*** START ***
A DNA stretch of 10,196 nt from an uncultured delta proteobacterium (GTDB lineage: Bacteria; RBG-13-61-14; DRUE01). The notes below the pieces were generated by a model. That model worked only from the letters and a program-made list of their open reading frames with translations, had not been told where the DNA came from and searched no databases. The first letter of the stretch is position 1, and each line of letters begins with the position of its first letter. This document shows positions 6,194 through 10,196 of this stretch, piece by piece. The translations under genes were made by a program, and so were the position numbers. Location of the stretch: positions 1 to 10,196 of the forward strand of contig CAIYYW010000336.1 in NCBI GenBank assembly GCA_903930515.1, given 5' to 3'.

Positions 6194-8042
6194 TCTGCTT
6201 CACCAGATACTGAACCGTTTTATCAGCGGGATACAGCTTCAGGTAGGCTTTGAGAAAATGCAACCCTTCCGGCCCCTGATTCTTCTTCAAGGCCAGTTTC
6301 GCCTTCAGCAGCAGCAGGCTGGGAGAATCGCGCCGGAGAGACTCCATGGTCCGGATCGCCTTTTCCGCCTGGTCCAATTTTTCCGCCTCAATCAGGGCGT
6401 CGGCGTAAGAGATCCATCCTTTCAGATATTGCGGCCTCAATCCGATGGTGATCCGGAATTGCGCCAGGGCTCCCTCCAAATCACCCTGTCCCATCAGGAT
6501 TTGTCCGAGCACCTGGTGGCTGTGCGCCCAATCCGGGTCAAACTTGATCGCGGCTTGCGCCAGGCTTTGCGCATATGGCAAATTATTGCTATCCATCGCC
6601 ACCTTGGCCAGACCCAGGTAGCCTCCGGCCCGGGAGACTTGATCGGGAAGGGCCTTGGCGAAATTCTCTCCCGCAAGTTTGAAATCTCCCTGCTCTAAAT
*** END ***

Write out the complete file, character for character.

A DNA stretch of 10,196 nt from an uncultured delta proteobacterium (GTDB lineage: Bacteria; RBG-13-61-14; DRUE01). The notes below the pieces were generated by a model. That model worked only from the letters and a program-made list of their open reading frames with translations, had not been told where the DNA came from and searched no databases. The first letter of the stretch is position 1, and each line of letters begins with the position of its first letter. This document shows positions 6,194 through 10,196 of this stretch, piece by piece. The translations under genes were made by a program, and so were the position numbers. Location of the stretch: positions 1 to 10,196 of the forward strand of contig CAIYYW010000336.1 in NCBI GenBank assembly GCA_903930515.1, given 5' to 3'.

Positions 6194-8042
6194 TCTGCTT
6201 CACCAGATACTGAACCGTTTTATCAGCGGGATACAGCTTCAGGTAGGCTTTGAGAAAATGCAACCCTTCCGGCCCCTGATTCTTCTTCAAGGCCAGTTTC
6301 GCCTTCAGCAGCAGCAGGCTGGGAGAATCGCGCCGGAGAGACTCCATGGTCCGGATCGCCTTTTCCGCCTGGTCCAATTTTTCCGCCTCAATCAGGGCGT
6401 CGGCGTAAGAGATCCATCCTTTCAGATATTGCGGCCTCAATCCGATGGTGATCCGGAATTGCGCCAGGGCTCCCTCCAAATCACCCTGTCCCATCAGGAT
6501 TTGTCCGAGCACCTGGTGGCTGTGCGCCCAATCCGGGTCAAACTTGATCGCGGCTTGCGCCAGGCTTTGCGCATATGGCAAATTATTGCTATCCATCGCC
6601 ACCTTGGCCAGACCCAGGTAGCCTCCGGCCCGGGAGACTTGATCGGGAAGGGCCTTGGCGAAATTCTCTCCCGCAAGTTTGAAATCTCCCTGCTCTAAAT